Charles L. Nesbit, president and chief executive officer of Sara Lee Intimate Apparel, said: “Clearly, merchandise that incorporates flag design and color is very popular today, as people try to outwardly communicate their patriotism. With respect to any long-term, buy-America trend in apparel purchases, I am skeptical. Over the last 20 years, the vast majority of the American public has consistently looked for value in apparel purchases. As a result, almost all of the modest-to-lower-priced apparel the majority of Americans purchase is produced outside the country, where labor costs are significantly lower.”
Nesbit said he is hopeful there will be a preference for American icon brand names, such as Hanes and Playtex, however, he said, “in the end, I perceive most shoppers will continue to look for fashion and value within a range of brands that deliver the quality she expects.”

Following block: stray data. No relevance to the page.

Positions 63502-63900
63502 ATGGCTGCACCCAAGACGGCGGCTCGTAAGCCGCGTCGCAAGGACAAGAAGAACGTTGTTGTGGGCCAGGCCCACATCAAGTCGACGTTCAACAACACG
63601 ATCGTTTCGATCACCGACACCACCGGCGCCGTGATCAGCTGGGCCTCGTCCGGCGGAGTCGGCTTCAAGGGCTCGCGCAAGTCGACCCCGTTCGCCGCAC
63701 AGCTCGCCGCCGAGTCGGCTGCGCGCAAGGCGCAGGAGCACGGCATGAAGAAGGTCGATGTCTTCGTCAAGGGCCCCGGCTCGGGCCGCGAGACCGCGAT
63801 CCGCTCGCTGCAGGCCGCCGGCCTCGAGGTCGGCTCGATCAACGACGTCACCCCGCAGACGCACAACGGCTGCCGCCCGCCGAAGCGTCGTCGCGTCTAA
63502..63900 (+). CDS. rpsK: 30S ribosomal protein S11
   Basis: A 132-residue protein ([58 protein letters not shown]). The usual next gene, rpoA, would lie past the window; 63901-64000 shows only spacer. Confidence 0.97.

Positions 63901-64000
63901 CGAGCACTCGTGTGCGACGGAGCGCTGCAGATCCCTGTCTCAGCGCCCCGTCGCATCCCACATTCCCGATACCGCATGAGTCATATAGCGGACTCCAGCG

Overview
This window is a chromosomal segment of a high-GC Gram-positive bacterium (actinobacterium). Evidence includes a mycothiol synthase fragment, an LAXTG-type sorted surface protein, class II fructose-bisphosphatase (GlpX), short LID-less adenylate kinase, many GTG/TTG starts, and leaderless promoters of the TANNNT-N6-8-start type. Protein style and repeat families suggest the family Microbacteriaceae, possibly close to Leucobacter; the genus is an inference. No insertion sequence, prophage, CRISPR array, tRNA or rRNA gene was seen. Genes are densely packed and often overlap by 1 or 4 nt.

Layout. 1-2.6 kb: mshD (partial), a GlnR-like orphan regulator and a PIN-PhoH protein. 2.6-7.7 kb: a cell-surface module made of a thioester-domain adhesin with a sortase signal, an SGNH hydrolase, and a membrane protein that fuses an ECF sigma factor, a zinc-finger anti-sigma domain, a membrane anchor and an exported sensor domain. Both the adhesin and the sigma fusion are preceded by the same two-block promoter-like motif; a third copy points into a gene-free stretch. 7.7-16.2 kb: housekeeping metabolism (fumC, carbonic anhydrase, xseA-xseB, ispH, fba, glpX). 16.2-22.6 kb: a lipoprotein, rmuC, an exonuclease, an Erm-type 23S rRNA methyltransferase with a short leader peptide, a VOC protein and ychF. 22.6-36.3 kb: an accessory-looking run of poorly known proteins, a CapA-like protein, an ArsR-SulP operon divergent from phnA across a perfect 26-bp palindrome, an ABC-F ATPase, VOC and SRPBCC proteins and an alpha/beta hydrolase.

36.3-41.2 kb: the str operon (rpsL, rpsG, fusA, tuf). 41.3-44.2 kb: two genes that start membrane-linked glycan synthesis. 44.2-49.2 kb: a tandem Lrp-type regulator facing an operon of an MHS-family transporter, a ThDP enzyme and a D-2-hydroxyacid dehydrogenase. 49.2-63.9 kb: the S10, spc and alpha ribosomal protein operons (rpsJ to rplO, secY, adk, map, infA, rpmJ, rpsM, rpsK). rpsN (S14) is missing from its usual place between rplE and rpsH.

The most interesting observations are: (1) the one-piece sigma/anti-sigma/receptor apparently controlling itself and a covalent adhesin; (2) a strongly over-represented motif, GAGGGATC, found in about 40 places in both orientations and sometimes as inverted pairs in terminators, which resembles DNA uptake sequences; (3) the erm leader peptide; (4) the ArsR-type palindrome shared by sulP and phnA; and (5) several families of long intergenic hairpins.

However, Nesbit cautioned that should the U.S. enter into a lengthy battle against terrorism that continues to claim civilian and military casualties, consumers are very likely to become more aware of the source of products and may begin eliminating products from consideration because of the source.
“I would expect manufacturers to do the same,” he said.
Eric Wiseman, vice president of the VF Global Intimate Apparel Coalition at VF Corp., stated: “I think there will be some consumers looking for American products, but we continue to see people who are looking for great value and also for a lot of products that are symbolic of America. Before Sept. 11, not many consumers were looking for a ‘Made in America’ label. I do think there might be some backlash against countries that support terrorism.”